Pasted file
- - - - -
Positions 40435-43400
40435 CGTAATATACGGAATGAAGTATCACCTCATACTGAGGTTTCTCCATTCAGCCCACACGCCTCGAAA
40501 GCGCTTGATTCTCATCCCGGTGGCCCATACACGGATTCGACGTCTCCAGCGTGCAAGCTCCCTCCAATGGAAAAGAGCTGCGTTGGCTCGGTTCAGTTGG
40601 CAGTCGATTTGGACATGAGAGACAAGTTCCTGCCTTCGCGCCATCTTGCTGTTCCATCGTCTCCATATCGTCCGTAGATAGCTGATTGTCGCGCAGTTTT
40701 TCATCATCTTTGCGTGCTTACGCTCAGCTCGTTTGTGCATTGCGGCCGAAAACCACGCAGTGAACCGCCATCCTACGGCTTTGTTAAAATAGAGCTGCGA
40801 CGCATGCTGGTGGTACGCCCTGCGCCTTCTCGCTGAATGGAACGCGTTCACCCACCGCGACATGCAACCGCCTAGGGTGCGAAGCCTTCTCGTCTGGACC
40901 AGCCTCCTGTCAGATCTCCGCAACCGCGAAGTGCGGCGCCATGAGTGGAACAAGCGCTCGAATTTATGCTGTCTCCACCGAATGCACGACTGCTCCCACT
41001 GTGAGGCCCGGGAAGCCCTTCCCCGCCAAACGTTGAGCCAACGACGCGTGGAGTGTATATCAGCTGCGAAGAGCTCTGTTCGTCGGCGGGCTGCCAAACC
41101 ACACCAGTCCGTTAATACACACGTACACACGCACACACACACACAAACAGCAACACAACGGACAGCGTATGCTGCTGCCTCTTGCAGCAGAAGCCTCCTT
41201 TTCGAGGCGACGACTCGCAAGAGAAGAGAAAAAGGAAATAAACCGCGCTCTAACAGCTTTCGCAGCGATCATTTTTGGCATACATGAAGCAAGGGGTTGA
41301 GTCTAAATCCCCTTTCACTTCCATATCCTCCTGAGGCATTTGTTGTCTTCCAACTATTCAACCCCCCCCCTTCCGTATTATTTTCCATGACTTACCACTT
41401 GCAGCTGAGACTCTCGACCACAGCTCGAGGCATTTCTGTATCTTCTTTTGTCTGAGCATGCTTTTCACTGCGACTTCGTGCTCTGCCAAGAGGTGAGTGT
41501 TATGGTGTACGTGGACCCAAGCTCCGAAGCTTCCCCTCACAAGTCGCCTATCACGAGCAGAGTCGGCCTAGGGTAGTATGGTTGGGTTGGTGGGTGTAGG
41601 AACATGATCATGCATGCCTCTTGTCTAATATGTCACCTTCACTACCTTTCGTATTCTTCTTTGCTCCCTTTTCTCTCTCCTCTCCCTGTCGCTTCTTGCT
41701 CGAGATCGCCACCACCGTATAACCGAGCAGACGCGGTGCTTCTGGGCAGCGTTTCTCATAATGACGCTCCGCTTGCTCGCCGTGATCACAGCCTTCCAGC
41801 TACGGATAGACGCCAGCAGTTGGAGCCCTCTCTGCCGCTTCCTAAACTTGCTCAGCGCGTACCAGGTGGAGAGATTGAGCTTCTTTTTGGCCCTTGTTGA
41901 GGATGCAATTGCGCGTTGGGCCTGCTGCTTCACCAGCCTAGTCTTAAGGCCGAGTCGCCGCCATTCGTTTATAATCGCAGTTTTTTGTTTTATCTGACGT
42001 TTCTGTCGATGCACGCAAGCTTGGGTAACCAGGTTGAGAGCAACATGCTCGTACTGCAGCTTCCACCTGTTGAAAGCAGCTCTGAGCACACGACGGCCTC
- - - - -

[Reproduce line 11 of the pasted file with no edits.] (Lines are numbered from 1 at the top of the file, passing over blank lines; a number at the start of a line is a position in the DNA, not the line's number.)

41301 GTCTAAATCCCCTTTCACTTCCATATCCTCCTGAGGCATTTGTTGTCTTCCAACTATTCAACCCCCCCCCTTCCGTATTATTTTCCATGACTTACCACTT